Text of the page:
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I've attempted the question different ways, check my profile for the other two questions explaining the difficulty I've had with the approaches I've taken to this scenario. I'll skip them here.

I just need an example (C# preferred) of a server calling back to a client (over a nettcp channel), the client calculates an answer, and returns a result.

  • The server's calling thread is blocked until the client sends the response.
  • The server's callback is prompted by some event, such as a timer, not a call by the client.
  • The client does not need to call back to the server within the context of the server's callback, so there should be no deadlocking challenges.
  • The client may take (and for this exercise, should take) one or more parameters with which to perform the calculation
  • The client may return (and for this exercise, should return) a non-void result
  • The approach used should at least be compatible, if not implemented, with the ability to handle multiple clients in turn, including a subscribe() and unsubscribe() functionality.
  • This is not homework, it is to serve as an example of how to build a WCF-based subscriber/publisher server that supports (few) trusted clients with low latency server-client communication without polling and without throwing messages (over the fence)
  • I am specifically NOT interested in solutions that involve (IsOneWay = true), unless it becomes clear that I am very confused about its meaning and its consequences.

Thanks!

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1 Answer 1

up vote 3 down vote accepted

Check this article on CodeProject. This describes basic example of callbacks. Few things that you may have to change:

  • On callback contract, operations marked as one way - this is to avoid blocking of server due to bad client (a recommended practice). But if you must block the server then you need to remove one way. Note that if you are going to callback multiple clients one by one then you may have to callback each one on different thread other wise first client will block callback to next client.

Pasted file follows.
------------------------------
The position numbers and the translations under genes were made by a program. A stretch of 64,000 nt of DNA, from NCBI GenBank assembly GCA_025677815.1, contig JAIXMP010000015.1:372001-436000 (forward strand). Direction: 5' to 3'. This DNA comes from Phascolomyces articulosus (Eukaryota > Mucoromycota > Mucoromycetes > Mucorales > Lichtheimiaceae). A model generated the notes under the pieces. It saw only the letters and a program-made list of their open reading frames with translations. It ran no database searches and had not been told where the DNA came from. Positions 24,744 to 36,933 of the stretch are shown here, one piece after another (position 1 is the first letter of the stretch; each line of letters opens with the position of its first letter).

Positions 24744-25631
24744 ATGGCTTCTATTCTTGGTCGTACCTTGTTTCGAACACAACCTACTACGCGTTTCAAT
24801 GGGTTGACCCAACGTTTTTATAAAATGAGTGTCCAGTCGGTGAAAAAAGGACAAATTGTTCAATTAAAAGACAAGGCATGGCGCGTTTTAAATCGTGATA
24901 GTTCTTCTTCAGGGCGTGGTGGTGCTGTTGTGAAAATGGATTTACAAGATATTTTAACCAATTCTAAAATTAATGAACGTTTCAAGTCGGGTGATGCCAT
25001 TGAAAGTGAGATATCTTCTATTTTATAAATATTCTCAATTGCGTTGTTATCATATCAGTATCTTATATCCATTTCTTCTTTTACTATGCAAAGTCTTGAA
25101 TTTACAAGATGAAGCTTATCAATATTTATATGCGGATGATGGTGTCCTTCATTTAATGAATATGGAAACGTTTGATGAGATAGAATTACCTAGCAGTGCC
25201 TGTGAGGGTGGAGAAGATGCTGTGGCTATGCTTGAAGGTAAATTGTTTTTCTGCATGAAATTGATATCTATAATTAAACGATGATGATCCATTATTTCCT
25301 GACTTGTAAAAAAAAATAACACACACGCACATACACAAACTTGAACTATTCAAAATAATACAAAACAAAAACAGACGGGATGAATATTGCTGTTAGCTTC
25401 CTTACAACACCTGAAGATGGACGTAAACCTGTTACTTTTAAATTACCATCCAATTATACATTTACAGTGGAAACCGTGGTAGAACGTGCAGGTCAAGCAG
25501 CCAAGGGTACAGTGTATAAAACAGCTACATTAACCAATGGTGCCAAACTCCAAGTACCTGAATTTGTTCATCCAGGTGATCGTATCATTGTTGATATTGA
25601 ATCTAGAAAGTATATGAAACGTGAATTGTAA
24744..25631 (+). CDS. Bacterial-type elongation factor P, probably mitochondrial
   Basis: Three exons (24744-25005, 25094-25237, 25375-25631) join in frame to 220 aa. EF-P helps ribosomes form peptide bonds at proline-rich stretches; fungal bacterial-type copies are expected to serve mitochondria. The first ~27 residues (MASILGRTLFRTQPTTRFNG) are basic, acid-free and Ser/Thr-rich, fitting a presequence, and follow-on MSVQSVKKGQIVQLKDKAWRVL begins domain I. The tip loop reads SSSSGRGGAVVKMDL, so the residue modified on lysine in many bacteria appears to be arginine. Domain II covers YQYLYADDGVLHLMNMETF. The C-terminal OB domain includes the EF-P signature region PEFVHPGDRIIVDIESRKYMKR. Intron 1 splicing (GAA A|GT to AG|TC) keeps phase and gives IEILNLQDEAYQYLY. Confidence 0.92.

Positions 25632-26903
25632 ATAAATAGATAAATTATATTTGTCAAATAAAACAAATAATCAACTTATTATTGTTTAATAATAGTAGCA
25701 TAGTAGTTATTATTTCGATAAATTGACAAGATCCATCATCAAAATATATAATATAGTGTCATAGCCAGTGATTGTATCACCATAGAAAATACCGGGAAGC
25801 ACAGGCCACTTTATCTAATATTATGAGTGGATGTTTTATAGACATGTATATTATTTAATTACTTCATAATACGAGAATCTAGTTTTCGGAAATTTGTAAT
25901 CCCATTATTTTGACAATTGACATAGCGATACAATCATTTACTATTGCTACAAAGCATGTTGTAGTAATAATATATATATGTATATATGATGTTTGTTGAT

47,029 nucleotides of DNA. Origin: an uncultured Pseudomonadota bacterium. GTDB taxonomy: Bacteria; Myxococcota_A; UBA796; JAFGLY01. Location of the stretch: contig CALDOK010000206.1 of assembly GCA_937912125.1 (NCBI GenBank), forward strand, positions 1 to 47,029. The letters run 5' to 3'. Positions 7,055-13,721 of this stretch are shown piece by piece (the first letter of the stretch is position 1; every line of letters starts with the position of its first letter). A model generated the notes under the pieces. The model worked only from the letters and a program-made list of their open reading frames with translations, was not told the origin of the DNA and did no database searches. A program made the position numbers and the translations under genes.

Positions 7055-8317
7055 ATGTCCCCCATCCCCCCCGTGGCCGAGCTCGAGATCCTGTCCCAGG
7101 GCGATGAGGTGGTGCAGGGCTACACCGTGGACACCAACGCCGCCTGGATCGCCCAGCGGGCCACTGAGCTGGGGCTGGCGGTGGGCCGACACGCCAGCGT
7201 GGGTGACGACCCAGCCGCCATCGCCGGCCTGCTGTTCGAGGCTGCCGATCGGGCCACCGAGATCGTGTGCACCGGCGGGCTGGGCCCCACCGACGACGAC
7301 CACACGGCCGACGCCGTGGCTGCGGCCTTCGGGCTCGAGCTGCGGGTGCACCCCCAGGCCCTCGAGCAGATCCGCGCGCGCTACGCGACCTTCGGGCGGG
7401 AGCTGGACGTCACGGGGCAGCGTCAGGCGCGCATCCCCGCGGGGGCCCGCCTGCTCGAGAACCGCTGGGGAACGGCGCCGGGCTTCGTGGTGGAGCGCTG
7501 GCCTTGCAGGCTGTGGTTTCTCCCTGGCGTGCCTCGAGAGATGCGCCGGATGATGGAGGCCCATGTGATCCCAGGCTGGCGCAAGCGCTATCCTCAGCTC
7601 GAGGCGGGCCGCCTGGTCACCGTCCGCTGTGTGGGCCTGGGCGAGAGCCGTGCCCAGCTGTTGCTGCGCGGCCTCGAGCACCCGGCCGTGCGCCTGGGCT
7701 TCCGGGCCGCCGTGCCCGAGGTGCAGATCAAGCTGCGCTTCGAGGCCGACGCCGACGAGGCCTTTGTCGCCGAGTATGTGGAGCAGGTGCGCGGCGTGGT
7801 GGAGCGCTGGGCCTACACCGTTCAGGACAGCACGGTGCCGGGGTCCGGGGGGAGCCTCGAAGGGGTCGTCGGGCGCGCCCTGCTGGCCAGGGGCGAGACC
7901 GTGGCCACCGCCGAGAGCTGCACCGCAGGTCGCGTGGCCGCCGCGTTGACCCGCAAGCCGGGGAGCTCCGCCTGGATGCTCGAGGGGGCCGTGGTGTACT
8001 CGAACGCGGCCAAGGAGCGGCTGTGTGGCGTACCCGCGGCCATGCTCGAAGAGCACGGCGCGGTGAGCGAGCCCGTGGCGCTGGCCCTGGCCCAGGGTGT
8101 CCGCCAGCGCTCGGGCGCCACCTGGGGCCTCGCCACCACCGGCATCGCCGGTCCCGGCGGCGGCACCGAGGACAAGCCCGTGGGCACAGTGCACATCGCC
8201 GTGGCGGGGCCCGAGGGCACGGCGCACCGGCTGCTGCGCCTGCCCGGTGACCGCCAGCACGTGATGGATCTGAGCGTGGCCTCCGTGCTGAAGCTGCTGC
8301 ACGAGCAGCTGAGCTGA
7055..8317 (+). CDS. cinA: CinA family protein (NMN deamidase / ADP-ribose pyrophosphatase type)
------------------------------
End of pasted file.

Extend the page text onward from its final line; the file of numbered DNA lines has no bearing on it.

• When to invoke callback is really a server implementation. The given example maintains a list of client callback channels whenever client joins (or subscribes in your requirement). Now this list can be used to invoke callback in any way you want. So you can invoke callbacks on timer by simply iterating over the list. Note that you have to ensure thread-safe access to the list.

  • If client has to return some result in callback then again OneWay cannot be used.

  • As mentioned earlier, subscribe means simply adding to the list (join party in example) and unsubscribe means removing from the list (leave party).

Edit:

I have taken the source code from the example sighted and modified it as follows:

Added a method Echo in callback contract:

public interface IBeerInventoryCallback
{
   ...

    [OperationContract]
    string Echo(string message);
}

Invoked Echo from service when someone left the party and printed response from client on console. And it worked w/o any issues.

Note that this example uses VS generated client proxy that inherits from System.ServiceModel.DuplexClientBase<T> which makes client code much simpler. Perhaps, you should try it.

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Easier to describe IsOneWay=false than done. –  uosɐſ Sep 15 '10 at 6:30
    
What's the issue in not specifying IsOneWay attribute on callback contract? –  VinayC Sep 15 '10 at 6:38
    
It doesn't work, as far as I've tried. See my example here. Does it work for you? –  uosɐſ Sep 15 '10 at 21:57
    
Sorry for the delayed response - StackOverflow seems to be getting a little slow with message notifications... –  uosɐſ Sep 15 '10 at 21:58
    
@uosɐſ - I am not certain if your code works or not. However, I just modified the example (that I have sighted) source code to add sync callback and it work w/o any issues. I have edited my answer to add my changes. –  VinayC Sep 16 '10 at 6:03

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